Conscious Choice cover

From the press release: In this ground-breaking new history of early America, historian Robert Zimmerman not only exposes the lie behind The New York Times 1619 Project that falsely claims slavery is central to the history of the United States, he also provides profound lessons about the nature of human societies, lessons important for Americans today as well as for all future settlers on Mars and elsewhere in space.

Conscious Choice: The origins of slavery in America and why it matters today and for our future in outer space, is a riveting page-turning story that documents how slavery slowly became pervasive in the southern British colonies of North America, colonies founded by a people and culture that not only did not allow slavery but in every way were hostile to the practice.  
Conscious Choice does more however. In telling the tragic history of the Virginia colony and the rise of slavery there, Zimmerman lays out the proper path for creating healthy societies in places like the Moon and Mars.


“Zimmerman’s ground-breaking history provides every future generation the basic framework for establishing new societies on other worlds. We would be wise to heed what he says.” —Robert Zubrin, founder of founder of the Mars Society.


Available everywhere for $3.99 (before discount) at Amazon, Barnes & Noble, and all ebook vendors, or direct from the ebook publisher, ebookit. And if you buy it from ebookit you don't support the big tech companies and I get a bigger cut much sooner.

Update on development status of ULA’s Vulcan rocket

Link here. Overall the rocket seems to be on track for its planned April 2021 launch, except it appears ULA has decided to do that launch without two new components of the rocket that previously were planned, delaying their implementation.

First, it appears that Blue Origin’s BE-4 engine might not power the rocket’s first stage in its initial flights. It seems that both companies want that engine to first fly on Blue Origin’s New Glenn rocket, whose first launch is not set until 2021 as well.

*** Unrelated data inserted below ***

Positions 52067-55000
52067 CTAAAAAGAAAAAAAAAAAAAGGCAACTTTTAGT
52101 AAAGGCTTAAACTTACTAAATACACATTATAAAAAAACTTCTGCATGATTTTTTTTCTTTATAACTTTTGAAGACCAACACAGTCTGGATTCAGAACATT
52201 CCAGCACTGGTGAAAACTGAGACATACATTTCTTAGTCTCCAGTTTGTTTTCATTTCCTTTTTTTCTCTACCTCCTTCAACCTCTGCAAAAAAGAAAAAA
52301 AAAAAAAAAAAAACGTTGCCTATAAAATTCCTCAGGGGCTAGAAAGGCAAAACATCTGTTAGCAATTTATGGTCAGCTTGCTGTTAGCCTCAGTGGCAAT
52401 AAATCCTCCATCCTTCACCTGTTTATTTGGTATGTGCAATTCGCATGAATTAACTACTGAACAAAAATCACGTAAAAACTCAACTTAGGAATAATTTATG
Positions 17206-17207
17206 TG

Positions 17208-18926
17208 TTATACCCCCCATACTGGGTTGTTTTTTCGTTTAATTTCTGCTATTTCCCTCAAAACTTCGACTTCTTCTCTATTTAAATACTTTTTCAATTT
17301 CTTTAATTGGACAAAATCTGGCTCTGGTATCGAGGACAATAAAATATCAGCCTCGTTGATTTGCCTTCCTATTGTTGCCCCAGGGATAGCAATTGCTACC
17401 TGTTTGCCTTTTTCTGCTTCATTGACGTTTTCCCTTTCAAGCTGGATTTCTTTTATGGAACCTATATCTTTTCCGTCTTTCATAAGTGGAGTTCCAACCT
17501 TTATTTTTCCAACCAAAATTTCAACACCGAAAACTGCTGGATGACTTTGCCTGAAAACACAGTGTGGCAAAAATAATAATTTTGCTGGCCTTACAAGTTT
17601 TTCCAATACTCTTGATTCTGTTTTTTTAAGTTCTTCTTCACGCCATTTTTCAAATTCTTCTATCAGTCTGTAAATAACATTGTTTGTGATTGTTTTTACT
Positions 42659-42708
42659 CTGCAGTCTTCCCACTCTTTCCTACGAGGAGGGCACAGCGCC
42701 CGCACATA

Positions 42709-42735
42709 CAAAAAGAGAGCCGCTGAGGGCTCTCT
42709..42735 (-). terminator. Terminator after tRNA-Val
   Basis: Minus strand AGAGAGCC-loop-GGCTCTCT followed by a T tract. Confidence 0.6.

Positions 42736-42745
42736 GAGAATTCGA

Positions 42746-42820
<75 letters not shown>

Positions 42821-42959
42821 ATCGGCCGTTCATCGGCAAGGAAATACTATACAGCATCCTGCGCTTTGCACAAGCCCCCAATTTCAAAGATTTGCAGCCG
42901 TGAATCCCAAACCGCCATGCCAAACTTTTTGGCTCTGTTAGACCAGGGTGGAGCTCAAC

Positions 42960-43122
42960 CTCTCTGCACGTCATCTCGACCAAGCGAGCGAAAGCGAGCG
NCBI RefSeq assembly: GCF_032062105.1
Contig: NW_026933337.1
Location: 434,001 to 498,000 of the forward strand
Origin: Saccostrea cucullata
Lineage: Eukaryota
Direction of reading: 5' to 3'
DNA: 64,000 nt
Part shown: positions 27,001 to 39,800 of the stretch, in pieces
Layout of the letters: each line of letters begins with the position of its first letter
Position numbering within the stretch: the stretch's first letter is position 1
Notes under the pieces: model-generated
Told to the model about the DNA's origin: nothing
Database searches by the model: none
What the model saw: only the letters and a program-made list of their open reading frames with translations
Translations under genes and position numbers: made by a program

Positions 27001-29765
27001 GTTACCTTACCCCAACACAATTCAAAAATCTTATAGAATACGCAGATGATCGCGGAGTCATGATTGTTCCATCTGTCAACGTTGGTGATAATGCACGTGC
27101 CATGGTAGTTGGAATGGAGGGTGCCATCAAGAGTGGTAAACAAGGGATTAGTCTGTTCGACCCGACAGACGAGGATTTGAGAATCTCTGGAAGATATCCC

This delay in the engine’s use has me wondering whether ULA has gotten cold feet about Blue Origin and its engine. It certainly seems to me that progress at Blue Origin has slowed considerably in the past year. For example, they promised manned flights of New Shepard that did not happen, and testing on the BE-4 seems to have gone underground.

In fact, the combination of increased hype and lack of progress has made Blue Origin and Jeff Bezos remind me increasingly of Virgin Galactic and Richard Branson, that team of endless unmet promises.

Second, it appears ULA has given the recovery and reuse of Vulcan’s first stage engines a very low priority. The technique they had chosen was to have the engines separate from the tanks and return to Earth by parafoil, protected by an inflatable heat shield. However,

A technology demonstration payload for the inflatable heat shield, which could also be used to deliver payloads to the surface of Mars, is slated to fly as a rideshare payload with NOAA’s JPSS-2 satellite aboard an Atlas V launch no earlier than 2022. [emphasis mine]

In other words, that reusable technology probably won’t be operational until well into the 2020s. Vulcan will likely be completely expendable for at least the first five years of its use.